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Natural Region 35

STATUS OF NATIONAL PARKS:

Terra Nova National Park (400 km2) was established pursuant to a federal-provincial agreement in 1957. With its jagged rocky shorelines backed by dense boreal forest, the park protects an outstanding example of this natural region. The fiords or "sounds" that indent the coast are the park's most distinctive feature.

Terra Nova National Park
Terra Nova National Park

Icebergs and whales can often be seen from the headlands framing the fiords. The teeming waters of Bonavista Bay and Newman Sound have attracted fishermen for hundreds of years, and some of Newfoundland's oldest settlements were located in the park.

Inland are numberless bogs and lakes filling depressions gouged out by the passing of glaciers during the Ice Age. Raised bogs, gentle domes rising about 1.5 metres above the surrounding terrain, are common. Sprouting from the sphagnum mosses and lichens are pitcher plants, their curious deep crimson flowers conspicuous among the mainly pastel colours of the vegetation. Other plants that thrive in the acidic conditions found in bogs include Labrador tea, leatherleaf, bog laurel and sundews. The forest is dominated by black spruce and balsam fir. Much of the forest was logged before the park was established.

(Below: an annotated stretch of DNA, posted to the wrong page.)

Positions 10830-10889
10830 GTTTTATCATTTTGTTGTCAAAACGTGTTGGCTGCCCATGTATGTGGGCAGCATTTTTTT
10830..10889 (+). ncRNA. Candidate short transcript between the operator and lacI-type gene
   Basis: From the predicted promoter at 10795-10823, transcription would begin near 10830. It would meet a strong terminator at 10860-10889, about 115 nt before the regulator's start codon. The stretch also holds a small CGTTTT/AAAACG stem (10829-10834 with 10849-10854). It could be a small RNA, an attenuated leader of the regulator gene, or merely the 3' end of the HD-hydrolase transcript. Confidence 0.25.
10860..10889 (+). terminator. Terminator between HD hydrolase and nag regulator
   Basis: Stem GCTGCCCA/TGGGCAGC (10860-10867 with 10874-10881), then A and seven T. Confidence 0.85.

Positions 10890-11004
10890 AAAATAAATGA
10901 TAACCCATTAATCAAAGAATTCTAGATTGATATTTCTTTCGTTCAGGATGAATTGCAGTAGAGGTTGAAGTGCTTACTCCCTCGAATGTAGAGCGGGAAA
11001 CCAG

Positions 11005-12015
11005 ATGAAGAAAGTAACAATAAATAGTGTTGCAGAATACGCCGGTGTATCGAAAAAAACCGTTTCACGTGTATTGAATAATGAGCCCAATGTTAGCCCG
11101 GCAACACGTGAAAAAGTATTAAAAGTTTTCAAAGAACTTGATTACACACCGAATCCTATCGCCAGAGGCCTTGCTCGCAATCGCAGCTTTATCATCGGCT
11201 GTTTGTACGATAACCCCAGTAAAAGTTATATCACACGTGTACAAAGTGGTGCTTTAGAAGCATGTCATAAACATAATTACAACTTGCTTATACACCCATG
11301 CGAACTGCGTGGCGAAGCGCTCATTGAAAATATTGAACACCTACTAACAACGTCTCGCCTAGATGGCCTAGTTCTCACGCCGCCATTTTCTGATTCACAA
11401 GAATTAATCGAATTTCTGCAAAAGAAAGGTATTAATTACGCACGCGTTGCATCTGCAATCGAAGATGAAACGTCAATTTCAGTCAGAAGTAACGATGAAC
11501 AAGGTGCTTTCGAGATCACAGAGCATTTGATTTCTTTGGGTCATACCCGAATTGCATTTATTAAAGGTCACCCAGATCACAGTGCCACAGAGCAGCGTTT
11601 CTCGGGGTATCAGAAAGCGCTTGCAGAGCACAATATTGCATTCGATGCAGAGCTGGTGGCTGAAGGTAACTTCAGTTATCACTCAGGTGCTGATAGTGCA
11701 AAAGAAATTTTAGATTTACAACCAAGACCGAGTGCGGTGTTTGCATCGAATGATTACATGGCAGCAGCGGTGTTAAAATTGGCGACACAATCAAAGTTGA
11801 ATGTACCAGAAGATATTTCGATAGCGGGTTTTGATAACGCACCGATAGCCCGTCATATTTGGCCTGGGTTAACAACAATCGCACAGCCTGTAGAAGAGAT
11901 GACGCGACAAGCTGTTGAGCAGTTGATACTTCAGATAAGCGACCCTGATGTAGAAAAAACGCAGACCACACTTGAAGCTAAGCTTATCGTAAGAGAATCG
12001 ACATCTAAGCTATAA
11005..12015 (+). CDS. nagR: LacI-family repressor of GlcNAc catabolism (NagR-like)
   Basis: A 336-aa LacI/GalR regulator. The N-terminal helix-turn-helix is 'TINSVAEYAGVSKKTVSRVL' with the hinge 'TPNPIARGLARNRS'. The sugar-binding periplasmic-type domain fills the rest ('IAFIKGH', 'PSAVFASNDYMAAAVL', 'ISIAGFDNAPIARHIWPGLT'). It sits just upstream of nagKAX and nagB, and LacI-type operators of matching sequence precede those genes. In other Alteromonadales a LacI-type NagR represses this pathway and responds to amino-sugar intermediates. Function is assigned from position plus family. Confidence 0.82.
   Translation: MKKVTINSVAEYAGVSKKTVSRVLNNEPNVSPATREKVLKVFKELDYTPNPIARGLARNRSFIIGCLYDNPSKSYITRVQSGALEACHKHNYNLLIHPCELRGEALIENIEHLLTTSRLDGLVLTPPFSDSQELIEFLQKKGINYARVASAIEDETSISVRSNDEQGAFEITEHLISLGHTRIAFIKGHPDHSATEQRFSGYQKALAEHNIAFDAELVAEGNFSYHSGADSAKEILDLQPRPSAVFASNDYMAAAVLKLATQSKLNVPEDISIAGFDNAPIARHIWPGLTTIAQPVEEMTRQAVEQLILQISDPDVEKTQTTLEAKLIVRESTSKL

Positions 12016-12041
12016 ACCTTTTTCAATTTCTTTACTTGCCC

The wildlife found in the park is typical of this region. Caribou, once common in this part of Newfoundland, are still occasionally spotted.

Moose, introduced to Newfoundland in 1878 and 1904, thrive and are often seen grazing in the park along the Trans-Canada highway. The Newfoundland pine marten has recently been reintroduced in Terra Nova National Park. The Terra Nova River provides fine fishing for Atlantic salmon and speckled trout.

Natural Region 35
Natural Region 35


National Parks System Plan, 3rd Edition

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